De Quervain’s Tenosynovitis

What is De Quervain’s Tenosynovitis?

De Quervain’s tenosynovitis, also called radial styloid tenosynovitis, is a painful condition that affects the inside of the wrist. The two tendons that are located at the base of the thumb begin to swell, causing the tendons and the area around them to become inflamed. As a result, pressure is placed against the neighboring nerves, leading to a feeling of numbness and pain.

Women over the age of 40 are most at risk for developing de Quervain’s, although anybody can experience it when circumstances are right. It is commonly seen in people with jobs or hobbies that require repetitious wrist and hand movements. Pregnant women, patients with arthritis, and those who have previously injured their wrist and have developed scar tissue are also likely to encounter the condition.

What are the Symptoms of De Quervain’s Tenosynovitis?

Patients dealing with De Quervain’s tenosynovitis experience a variety of different symptoms within and surrounding the affected area.

Symptoms include

  • Wrist pain below the thumb
  • Swelling
  • Tenderness
  • Fluid-filled cysts
  • Numbness
  • Squeaking sound with movement
  • Snapping or catching feeling with movement

The pain that accompanies this condition might also radiate up through the forearm. It can either set in without warning or develop gradually, and discomfort usually worsens with increased movement of the hand, wrist, and thumb.

De Quervain’s Tenosynovitis Causes

The cause of De Quervain’s Tenosynovitis is overuse of the wrist or thumb. Repetitive motions irritate the surrounding areas of the wrist and thumb tendons, leading to inflammation, triggering pain when the thumb moves. De Quervain’s Tenosynovitis is also recognized as trigger finger – the noted effect is the snapping noise when the finger or thumb tries to move.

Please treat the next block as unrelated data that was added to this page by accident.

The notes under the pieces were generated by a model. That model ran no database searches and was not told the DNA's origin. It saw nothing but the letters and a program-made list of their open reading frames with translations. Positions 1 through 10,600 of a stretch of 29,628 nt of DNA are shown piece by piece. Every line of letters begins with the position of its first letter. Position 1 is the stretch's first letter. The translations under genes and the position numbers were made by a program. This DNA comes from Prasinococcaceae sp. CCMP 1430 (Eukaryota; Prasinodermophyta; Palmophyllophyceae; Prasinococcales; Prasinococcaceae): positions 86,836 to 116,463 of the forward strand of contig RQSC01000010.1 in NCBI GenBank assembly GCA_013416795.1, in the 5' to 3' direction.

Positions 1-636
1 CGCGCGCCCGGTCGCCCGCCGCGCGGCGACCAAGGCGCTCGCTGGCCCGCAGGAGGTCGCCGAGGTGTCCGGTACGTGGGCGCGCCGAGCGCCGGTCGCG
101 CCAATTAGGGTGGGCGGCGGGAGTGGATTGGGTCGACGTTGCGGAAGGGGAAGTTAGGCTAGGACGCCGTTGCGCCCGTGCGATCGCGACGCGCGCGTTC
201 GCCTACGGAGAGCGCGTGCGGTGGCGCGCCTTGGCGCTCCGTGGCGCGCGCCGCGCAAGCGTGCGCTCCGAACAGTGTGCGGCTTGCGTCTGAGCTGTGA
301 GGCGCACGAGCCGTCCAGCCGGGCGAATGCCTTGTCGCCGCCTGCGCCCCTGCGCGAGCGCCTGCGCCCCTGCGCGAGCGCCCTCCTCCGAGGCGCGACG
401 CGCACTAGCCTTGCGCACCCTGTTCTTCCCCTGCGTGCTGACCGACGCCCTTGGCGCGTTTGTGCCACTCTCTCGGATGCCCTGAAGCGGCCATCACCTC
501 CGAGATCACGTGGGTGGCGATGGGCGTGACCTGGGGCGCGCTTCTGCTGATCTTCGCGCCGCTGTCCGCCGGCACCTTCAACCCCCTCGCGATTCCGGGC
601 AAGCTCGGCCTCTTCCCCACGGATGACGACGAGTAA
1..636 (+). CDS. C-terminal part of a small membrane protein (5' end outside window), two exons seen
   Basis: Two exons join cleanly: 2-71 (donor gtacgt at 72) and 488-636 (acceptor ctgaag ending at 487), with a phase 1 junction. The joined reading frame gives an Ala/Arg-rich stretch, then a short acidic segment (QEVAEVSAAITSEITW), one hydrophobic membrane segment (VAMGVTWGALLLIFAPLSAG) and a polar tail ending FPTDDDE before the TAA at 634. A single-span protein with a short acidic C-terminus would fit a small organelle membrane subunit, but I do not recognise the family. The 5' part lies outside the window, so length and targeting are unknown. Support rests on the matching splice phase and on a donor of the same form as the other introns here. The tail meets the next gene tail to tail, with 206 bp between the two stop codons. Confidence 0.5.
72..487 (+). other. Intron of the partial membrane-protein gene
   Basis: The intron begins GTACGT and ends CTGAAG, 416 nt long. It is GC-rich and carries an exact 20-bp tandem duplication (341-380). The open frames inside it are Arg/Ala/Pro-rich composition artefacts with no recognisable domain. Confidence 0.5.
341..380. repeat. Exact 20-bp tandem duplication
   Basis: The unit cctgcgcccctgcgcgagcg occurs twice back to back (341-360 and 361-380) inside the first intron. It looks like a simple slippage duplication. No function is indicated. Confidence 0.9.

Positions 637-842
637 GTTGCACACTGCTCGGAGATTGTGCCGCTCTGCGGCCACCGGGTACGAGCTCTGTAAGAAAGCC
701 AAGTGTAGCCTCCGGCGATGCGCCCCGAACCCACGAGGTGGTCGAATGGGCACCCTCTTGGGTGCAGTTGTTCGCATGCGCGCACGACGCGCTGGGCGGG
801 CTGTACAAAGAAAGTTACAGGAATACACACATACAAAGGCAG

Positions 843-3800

The most common causes of the condition are occupational, sports or home hobby activities involving repetitive functions. The second most frequent cause for the condition affects older adults between the ages of 30 and 50, due to the natural process of our tendons stiffening.

In some cases, an underlying disorder or disease, like an injury to the thumb’s joint or rheumatoid arthritis, causes De Quervain’s Tenosynovitis. Similar to arthritis, the swollen tendons limit the movement and if neglected, the condition progresses. Women have a higher risk of stressing the tendons compared to men. The condition is commonly associated with mothers and families because of the increased activities using the thumbs and wrists –
such as lifting and carrying children.

How is De Quervain’s Tenosynovitis Treated?

Therapies for de Quervain’s usually consist of physical therapy, medication, or a combination of the two. NSAID pain relievers and steroids reduce inflammation in the tendons and alleviate discomfort. Various stretches and massage techniques allow the tendons to exercise, while occupational therapy teaches patients how to continue their work while they have the injury. At home, following RICE (rest, ice, compression, elevation) is beneficial in relieving discomfort. Sometimes a splint can be used to stabilize the wrist and help protect it while it heals.

In severe cases, surgery may be needed to correct the problem.

De Quervain’s Tenosynovitis Prevention

You can prevent De Quervain’s Tenosynovitis by avoiding any repetitive movement causing pressure to the wrist and thumb tendons. In the event inflammation develops, the condition is treatable.

Early diagnosis combined with anti-inflammatory medication can prevent irreversible damage. Self-treatment techniques at home include ice packs, therapy and exercise to lessen the inflammation and alleviate the pain.

Talk with your doctor about preventing the disorder from accelerating to an acute medical condition. Your doctor may prescribe over-the-counter pain relievers for moderate pain, but more severe pain may need steroid injections leading to surgery.

Your doctor will determine the best method of prevention for your health, if there are other health conditions provoking the disorder.

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Last Reviewed:
September 20, 2016
Last Updated:
December 12, 2017